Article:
That’s it, right?
Unfortunately not. As well as the annual retainer, there are endorsement bonuses to consider. For example, a golfer might have a bonus payable by his club manufacturer for winning a major. If that success comes at St. Andrews, Carnoustie or similar, all of that bonus will be taxable in the UK.
Ranking based bonuses must also be attributed. If Nike pay a performance related bonus due to finishing the year in the World’s top 10, for example, we have to look at the ranking points won to get in that position, how many of those were in the UK and then make an apportionment of the bonus.
Whilst it keeps us in a job, it is devilishly complex.
Surely we should change how these athletes are taxed?
Our firm has done lots of lobbying around this definition with HMRC but HMRC refer to the amount of tournaments that are still hosted here and until that changes are happy to stick with the status quo.
For certain events (such as the Olympics, Commonwealth Games etc), the UK government want to ensure all of the top athletes attend, and therefore an exemption from these rules can be granted (as was the case to allow Mr Bolt to run at London 2012, the subsequent Anniversary Games events and the 2017 World Athletics Championships).
The official slogan for London 2012 was “Inspire a Generation”, which athletes such as the world’s fastest ever man certainly did. My argument would be that, but for the tax rules in place, said big names would be inspiring in the UK on a much more regular basis!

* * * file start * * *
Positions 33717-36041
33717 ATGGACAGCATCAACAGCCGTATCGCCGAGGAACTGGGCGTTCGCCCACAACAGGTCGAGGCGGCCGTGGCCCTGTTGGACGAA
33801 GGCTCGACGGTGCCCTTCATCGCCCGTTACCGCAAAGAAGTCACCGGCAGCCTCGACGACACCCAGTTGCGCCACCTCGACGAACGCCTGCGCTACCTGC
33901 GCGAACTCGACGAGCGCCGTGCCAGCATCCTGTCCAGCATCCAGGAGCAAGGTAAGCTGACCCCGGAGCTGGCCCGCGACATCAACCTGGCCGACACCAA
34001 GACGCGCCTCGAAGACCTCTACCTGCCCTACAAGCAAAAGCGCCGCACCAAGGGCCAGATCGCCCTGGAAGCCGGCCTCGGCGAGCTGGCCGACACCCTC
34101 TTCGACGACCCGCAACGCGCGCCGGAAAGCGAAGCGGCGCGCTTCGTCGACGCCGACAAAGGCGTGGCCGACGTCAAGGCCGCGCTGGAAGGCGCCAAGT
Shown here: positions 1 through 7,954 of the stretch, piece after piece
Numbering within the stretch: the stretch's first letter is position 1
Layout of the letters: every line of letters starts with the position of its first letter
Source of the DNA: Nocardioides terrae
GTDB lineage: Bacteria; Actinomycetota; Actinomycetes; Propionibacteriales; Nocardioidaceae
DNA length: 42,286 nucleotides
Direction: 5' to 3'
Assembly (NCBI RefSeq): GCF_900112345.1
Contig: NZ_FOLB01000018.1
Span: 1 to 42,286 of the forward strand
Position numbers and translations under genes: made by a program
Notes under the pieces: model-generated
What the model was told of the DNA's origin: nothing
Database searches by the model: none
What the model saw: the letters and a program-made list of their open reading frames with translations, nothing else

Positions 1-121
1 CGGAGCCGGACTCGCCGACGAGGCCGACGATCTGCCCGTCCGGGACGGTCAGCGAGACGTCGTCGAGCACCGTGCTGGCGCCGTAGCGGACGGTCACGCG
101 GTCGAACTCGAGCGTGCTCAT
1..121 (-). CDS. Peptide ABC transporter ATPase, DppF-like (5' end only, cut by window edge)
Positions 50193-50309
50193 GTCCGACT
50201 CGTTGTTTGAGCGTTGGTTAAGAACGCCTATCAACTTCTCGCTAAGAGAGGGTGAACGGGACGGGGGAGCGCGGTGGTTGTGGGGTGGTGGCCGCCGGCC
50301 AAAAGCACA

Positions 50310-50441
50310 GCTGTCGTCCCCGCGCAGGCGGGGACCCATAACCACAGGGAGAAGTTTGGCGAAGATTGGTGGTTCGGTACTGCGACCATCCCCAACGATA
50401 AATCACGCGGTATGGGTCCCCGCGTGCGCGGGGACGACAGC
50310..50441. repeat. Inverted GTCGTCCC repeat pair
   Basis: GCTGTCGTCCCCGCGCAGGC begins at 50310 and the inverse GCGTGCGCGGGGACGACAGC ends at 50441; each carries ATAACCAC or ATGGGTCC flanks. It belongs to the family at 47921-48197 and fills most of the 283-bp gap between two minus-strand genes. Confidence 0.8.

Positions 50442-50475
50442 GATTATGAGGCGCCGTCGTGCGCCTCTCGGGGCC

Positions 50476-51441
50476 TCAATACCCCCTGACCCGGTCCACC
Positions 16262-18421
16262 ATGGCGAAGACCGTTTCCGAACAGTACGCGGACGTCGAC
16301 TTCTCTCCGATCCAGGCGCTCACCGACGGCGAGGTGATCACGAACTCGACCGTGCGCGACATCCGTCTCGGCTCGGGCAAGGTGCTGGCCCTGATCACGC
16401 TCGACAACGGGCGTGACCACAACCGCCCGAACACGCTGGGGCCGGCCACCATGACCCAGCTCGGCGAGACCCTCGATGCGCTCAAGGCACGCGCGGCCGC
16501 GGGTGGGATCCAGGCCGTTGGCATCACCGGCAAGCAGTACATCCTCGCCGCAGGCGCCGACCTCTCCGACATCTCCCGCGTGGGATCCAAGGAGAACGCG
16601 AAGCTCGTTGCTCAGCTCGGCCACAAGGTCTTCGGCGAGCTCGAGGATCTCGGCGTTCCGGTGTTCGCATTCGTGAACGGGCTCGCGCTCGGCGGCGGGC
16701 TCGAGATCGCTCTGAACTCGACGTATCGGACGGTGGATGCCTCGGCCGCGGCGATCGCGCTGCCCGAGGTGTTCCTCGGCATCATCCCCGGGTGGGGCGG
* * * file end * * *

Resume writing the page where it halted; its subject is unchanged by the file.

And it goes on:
With the world economy as it is, however, some other countries are actually looking at the UK model and deciding to take their slice of the pie too – which may eventually level the playing field for attracting talent if widely adopted.
When it comes to attracting major sporting events (where both performance days and win bonuses from sponsors are high), a tax exemption (and ensuring that every top athlete competes) will likely continue to be a significant part of a bid process. However, giving “tax breaks” to some of the world’s wealthiest athletes is not always welcomed with open arms; given the political volatility, whether this is something the UK will be able to offer in the future remains to be seen.
In the meantime, we might still be hosting regular tour events but they will likely continue to be tainted by the names not on the entry list as the players that inspire most refuse to play for little net gain (or indeed sometimes a net loss).
The 2019 Wimbledon champion will also wait for the umpire to shout “Game. Set. Match.” before they reach for their watch!